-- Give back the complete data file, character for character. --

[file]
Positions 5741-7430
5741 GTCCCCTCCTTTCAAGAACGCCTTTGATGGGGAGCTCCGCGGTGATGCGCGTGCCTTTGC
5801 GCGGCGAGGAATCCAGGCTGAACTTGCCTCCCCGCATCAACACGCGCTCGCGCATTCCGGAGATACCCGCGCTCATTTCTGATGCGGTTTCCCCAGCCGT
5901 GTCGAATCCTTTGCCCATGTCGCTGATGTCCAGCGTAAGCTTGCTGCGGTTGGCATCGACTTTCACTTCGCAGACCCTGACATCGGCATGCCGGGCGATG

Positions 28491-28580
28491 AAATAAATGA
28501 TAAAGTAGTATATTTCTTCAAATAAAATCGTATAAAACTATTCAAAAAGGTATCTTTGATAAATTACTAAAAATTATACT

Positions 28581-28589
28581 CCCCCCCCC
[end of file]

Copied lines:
Positions 5741-7430
5741 GTCCCCTCCTTTCAAGAACGCCTTTGATGGGGAGCTCCGCGGTGATGCGCGTGCCTTTGC
5801 GCGGCGAGGAATCCAGGCTGAACTTGCCTCCCCGCATCAACACGCGCTCGCGCATTCCGGAGATACCCGCGCTCATTTCTGATGCGGTTTCCCCAGCCGT
5901 GTCGAATCCTTTGCCCATGTCGCTGATGTCCAGCGTAAGCTTGCTGCGGTTGGCATCGACTTTCACTTCGCAGACCCTGACATCGGCATGCCGGGCGATG

Positions 28491-28580
28491 AAATAAATGA
28501 TAAAGTAGTATATTTCTTCAAATAAAATCGTATAAAACTATTCAAAAAGGTATCTTTGATAAATTACTAAAAATTATACT

Positions 28581-28589
28581 CCCCCCCCC